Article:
January 11, 2017//
Meet Matthew Hinojosa. This first-generation student is helping other UTSA students, like himself, navigate their way through college.
I have made a lot of progress because of the encouraging and supportive faculty and programs that have been a part of my UTSA experience.”
– Matthew Hinojosa
While pursuing a double major in Anthropology and Mexican American Studies at UTSA, Hinojosa serves as a peer mentor in the First to Go and Graduate program.
The initiative, which is part of the UTSA PIVOT for Academic Success program, matches first-generation students with a first-generation peer mentor and first-generation faculty coach. Students in the program interact with other first-generation students on campus and learn about internships, networking opportunities and the other resources available to help them succeed.
Hinojosa joined the program as a mentee after transferring to UTSA and said it was his faculty coach Marco Cervantes, associate professor in the Department of Bicultural-Bilingual Studies, who encouraged him to pursue a major in Mexican American Studies.
"Working with my faculty coach, Dr. Cervantes, opened my eyes to the opportunities out there, and I wanted to become a peer mentor to share my experiences with other students," said Hinojosa. "After talking to Dr. Cervantes, I'm now interested in attending graduate school. I saw all that he has accomplished."
Hinojosa is getting the chance to work toward that goal. He was just accepted into the UTSA Mellon Humanities Pathways program, which exposes undergraduate students to humanities research methods, offers opportunities to participate in research studies, and provides professional development and mentoring. UTSA sociology professor Harriett Romo is leading the Mellon grant.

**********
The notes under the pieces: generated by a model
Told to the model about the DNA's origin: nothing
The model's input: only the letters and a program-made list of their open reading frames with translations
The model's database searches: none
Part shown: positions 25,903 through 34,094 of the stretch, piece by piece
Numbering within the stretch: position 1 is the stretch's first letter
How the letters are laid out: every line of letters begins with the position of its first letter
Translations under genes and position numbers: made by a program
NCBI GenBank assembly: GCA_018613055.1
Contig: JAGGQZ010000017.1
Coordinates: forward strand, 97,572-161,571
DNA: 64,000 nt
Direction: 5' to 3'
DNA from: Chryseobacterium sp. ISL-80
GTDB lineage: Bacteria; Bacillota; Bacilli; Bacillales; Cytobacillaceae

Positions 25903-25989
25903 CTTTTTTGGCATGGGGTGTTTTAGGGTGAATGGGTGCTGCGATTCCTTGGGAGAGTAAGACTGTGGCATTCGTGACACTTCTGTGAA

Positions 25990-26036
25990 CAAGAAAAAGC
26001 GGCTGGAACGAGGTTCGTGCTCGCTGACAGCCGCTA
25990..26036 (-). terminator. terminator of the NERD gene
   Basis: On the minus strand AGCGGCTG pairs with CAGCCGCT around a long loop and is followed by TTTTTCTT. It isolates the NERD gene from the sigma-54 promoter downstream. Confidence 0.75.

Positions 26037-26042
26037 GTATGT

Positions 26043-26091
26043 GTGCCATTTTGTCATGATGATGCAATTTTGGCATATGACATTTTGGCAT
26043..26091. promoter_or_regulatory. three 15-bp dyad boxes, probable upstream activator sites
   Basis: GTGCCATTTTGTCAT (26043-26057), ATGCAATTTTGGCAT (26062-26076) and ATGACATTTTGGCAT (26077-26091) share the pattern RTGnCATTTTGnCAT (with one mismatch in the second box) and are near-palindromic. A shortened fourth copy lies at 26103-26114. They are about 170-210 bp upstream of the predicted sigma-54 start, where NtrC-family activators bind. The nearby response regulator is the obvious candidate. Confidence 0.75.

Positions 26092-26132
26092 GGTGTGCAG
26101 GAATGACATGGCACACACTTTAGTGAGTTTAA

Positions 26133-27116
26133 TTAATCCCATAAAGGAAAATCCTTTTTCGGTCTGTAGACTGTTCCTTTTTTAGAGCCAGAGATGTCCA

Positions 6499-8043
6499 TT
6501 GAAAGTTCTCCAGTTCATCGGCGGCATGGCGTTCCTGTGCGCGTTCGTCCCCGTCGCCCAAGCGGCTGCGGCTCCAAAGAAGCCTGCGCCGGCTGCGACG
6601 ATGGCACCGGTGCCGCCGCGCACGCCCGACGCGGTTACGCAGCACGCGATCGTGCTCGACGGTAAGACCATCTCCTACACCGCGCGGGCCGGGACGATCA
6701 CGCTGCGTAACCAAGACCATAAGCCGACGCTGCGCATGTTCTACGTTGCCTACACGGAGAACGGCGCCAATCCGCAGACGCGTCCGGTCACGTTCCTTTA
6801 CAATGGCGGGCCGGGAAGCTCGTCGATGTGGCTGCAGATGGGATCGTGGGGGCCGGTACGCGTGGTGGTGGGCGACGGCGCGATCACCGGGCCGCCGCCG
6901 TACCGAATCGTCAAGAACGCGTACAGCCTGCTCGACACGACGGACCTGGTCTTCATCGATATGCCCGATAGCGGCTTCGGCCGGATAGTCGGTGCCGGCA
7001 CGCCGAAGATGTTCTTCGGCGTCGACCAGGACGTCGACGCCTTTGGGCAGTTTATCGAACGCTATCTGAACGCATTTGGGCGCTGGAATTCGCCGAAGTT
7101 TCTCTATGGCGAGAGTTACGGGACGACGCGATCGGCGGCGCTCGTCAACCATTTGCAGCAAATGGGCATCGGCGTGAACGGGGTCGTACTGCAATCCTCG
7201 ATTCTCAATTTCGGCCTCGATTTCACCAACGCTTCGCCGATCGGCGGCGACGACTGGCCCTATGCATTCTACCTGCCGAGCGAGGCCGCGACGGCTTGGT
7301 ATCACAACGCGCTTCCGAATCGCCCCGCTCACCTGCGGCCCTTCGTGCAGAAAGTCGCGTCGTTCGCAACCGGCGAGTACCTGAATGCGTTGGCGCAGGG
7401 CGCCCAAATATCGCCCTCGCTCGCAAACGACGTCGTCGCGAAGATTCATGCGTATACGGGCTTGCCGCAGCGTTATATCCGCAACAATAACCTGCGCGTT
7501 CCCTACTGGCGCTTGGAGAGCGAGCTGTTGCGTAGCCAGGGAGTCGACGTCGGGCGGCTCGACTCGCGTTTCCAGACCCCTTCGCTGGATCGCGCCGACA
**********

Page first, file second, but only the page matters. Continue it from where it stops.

In addition, Hinojosa is the president of a student group called Students for Recovery, which is part of The Center for Collegiate Recovery at UTSA. As a former addict, he hopes to share his experiences and be a part of a support system on campus to help other students who are struggling. It is an important need, he says, that is often overlooked.
"I know, firsthand, the challenges these students face and I want to encourage them to never give up," said Hinojosa.
The junior said he is interested in teaching anthropology one day and hopes to continue mentoring students who need extra encouragement to keep going and achieve their goals.
"I have made a lot of progress because of the encouraging and supportive faculty and programs that have been a part of my UTSA experience," said Hinojosa. "I would tell other students that your past doesn't define you. The sky is the limit."
Do you know someone at UTSA who is achieving great things? Email us at email@example.com so we might consider your submission for an upcoming installment of Meet a Roadrunner.